Katrina Adams_Tennis.com Podcast

Growing the game of tennis is the focus of so many individuals and federations. More people from different backgrounds and with unique perspectives getting involved will only elevate the sport as a whole. Look no further than Katrina Adams—a prime example of how growing the game enabled tennis to uncover a true talent that uplifted the entire ecosphere.

Adams was a kid from the West Side of Chicago who found enjoyment in the form of a racquet. Her playing career took her through school to the global stage, uplifting her life and her network. Yet it was when she put down the racquet and dedicated her life to the business of tennis that Adams became a vessel for changing the sport.

She sat down with Kamau Murray—a fellow Chicagoan with much admiration for his "Big Sis"—to recount how she forged her own path from the outside of her favorite sport:


The story of Adams' rise to power begins with her playing career, which was much stronger than people realize. A two-time state champion in Illinois, her college destination of Northwestern was not the initial plan but rather the only large school that recruited her due to confusion about her age.

"I was 16 as a senior, so people thought I was a junior," Adams recalled. It was a missed opportunity for many D1 powerhouses, and added a large chip on the player's shoulder during her two exceptional college seasons. "It was kind of motivation for me that when I got to play these schools that didn't recruit me, it was extra motivation to kick their you know what's."

Adams turned after her sophomore season, and leaned heavily on Zina Garrison and Lori McNeill as mentors at the pro level. Training with those two Top 10 players gave her the confidence that she could make the transition, and she saw firsthand what it would take physically and mentally to survive on the WTA Tour. But in the age before sponsorship advances, it was a financial burden starting out as a professional.

"My dad sacrificed every week. Every day, every week, him and my mom sacrificed and made it work for me," Adams remembers. And Garrison looked out for her as well: She played doubles with the young player, offered her own coach—the knowledgeable Willis Thomas—at a discounted rate, and even shared hotel rooms to offset the costs facing a financially strapped up-and-coming pro.

Adams is forever grateful for these gestures, and was able to carve out a career that saw her crack the Top 70 in singles and win 20 doubles titles. Not bad for a girl from the Midwest.

Which brings us to her post-playing career. How did Adams transition from competing on the court to becoming the first African American and first former player to lead the USTA?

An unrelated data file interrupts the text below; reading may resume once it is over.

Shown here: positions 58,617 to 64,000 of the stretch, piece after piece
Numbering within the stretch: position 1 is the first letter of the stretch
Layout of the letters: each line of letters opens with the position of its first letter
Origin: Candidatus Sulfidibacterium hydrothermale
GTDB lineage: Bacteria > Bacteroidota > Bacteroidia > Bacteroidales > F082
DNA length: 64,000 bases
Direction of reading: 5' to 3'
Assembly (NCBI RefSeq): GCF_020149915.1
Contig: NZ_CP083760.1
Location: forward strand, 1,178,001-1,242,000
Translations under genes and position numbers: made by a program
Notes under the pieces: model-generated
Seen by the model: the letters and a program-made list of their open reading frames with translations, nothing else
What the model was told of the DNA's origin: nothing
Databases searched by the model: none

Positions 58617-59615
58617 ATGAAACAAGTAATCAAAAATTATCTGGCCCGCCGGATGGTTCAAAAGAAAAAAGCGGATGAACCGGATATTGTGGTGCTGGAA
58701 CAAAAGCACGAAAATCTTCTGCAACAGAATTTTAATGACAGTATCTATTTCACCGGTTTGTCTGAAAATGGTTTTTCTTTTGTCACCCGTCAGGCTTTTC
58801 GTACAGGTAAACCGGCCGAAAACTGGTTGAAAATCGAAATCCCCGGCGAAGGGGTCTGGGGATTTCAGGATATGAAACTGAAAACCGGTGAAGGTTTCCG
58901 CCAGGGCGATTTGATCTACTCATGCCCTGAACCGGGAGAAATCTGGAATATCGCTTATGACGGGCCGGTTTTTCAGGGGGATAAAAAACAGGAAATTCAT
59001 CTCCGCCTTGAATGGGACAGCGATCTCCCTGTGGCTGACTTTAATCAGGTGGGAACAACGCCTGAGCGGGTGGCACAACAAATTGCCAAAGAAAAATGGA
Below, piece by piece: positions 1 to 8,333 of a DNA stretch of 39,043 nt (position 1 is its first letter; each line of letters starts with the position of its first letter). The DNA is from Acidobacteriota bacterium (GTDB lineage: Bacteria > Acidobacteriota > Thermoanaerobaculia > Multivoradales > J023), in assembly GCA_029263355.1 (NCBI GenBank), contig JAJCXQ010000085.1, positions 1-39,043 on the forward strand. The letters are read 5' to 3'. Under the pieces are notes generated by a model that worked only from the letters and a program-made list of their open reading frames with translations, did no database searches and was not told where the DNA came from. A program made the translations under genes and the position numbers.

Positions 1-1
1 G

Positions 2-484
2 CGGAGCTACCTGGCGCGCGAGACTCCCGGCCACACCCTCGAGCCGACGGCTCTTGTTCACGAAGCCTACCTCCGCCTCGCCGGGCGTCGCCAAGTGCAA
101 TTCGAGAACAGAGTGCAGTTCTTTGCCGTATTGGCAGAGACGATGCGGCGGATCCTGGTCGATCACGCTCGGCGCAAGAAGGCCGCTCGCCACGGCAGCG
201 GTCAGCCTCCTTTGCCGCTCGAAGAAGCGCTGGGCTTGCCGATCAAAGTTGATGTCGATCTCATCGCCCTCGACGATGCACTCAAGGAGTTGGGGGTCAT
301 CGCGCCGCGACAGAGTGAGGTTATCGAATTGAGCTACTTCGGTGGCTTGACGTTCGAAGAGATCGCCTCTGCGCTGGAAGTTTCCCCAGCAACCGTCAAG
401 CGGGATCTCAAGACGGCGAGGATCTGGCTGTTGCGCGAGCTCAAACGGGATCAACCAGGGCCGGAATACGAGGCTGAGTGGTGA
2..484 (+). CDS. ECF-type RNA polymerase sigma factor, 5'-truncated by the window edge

"It stems back to first being that professional tennis player and learning how to network and build relationships. But also, (you) learn (to get) respect from others and show that you are accountable and responsible in your actions," Adams stated. She was on the board as a competitor, which gave her an understanding of the inner workings of the business of tennis.

After being nominated to the USTA board, Adams discovered the true beauty in what the the organization and its programs can do for the game domestically. That piqued her interests, and started Adams on a path towards becoming a pioneer and a groundbreaking leader. "It was really about having my eyes wide open at all times, having my ears open at all times, and having my feet to the ground at all times. Because you never knew what was coming your way."

Adams was also the youngest CEO in history, and completed two successful terms in office. No one individual deserves sole credit for the recent growth and boom of tennis in the States, but Adams has certainly been one of the main catalysts for increased participation in all corners of the country.

Since departing from the USTA, Adams went on to write a highly acclaimed leadership book. "Own the Arena: Getting Ahead, Making a Difference, and Succeeding as the Only One" is Adams' story in her own words, and offers lessons that can applied to all avenues of life. It's no secret why she's received offers to speak to businesses, and why her voice continues to hold enormous weight in the tennis community.

Adams is a trendsetter, a trailblazer, and somebody who fights for inclusion over exclusion. Her contributions to the game cannot be understated, and they certainly are not on this podcast.